Once the US Federal Reserve begins to pull back next year the stimulus they have provided during the pandemic, it could slow South Korea’s exports to emerging economies that are fiscally fragile, a state-run think tank has warned.
A report by the Institute for International Trade under the Korea International Trade Association showed that the US “tapering” after global financial crises in the past increased uncertainties in emerging economies and affected Korea’s exports to these markets.
Emerging markets’ share of global trade continued to rise from 26.1 percent in 2002 to 40.8 percent in 2014, but has remained at around 40 percent since the US began tapering in 2014, according to the report titled “The impact of US tapering on emerging economies and our exports.”
The “fragile five” -- Brazil, India, Indonesia, South Africa and Turkey -- were hit especially hard. With interest rate hikes in 2015, these countries’ imports fell 10 percent from a year ago and another 18 percent in 2016.
As the emerging economies’ demand for imports shrank, their share in Korea’s exports also dropped from 54.7 percent in 2013 to 53.3 percent in 2016.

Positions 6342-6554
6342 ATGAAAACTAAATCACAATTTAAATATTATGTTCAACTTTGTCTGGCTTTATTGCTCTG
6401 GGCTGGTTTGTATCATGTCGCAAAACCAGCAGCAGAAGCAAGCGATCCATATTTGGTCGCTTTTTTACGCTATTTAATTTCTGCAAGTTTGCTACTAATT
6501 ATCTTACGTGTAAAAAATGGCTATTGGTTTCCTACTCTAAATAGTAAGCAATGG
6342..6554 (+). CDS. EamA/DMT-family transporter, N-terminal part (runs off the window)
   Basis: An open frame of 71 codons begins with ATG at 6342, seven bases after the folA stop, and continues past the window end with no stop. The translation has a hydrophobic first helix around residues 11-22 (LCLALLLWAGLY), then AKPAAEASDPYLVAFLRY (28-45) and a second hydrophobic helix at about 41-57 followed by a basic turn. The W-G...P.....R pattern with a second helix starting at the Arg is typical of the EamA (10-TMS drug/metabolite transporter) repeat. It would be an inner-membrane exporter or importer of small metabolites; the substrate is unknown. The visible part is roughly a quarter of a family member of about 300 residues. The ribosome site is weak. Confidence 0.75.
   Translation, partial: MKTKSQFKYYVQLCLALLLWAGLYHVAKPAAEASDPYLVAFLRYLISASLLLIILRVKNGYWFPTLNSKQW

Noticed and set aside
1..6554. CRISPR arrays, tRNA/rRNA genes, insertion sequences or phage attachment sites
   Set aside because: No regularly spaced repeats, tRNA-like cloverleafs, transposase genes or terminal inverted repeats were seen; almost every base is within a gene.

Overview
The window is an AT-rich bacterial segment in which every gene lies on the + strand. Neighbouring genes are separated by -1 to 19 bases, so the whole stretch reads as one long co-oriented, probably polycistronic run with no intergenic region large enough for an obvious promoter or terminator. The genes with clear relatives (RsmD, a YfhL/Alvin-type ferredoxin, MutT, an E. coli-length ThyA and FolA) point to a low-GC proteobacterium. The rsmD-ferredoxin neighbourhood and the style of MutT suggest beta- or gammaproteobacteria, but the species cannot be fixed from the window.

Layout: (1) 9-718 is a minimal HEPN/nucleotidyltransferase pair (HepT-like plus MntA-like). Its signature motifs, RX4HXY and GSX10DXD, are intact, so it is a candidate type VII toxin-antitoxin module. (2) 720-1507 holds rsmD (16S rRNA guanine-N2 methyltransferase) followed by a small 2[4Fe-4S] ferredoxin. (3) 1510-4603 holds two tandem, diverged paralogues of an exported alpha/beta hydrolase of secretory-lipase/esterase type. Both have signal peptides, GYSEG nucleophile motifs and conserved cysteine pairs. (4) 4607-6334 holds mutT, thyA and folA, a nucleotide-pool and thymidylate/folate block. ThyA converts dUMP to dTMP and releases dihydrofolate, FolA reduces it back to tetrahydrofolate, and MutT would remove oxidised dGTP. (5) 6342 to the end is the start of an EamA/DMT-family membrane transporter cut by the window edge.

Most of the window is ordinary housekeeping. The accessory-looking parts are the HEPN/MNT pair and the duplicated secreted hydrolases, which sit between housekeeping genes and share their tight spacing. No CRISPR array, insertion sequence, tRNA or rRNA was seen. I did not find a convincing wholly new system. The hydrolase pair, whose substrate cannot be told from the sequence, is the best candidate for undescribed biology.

However, considering that China, Vietnam, Taiwan, India and Mexico account for about 75 percent of Korea’s exports to emerging markets, even if the US tapering leads to less exports to some emerging economies, its impact on total exports will be limited, the report said.
If the US dollar remains strong ahead of tapering, it will increase the burden on Korean manufacturers that import raw materials, the prices of which are already soaring, according to the report.
“With high inflation worldwide including the US, the tapering clock is ticking faster than expected,” Hong Ji-sang, a researcher at KITA said.
“We need to closely monitor the direction and speed of tapering including (the results of) the Federal Open Market Committee meeting, and minimize risk through credit checks of buyers in emerging economies with high financial risk.”
By Kim So-hyun (firstname.lastname@example.org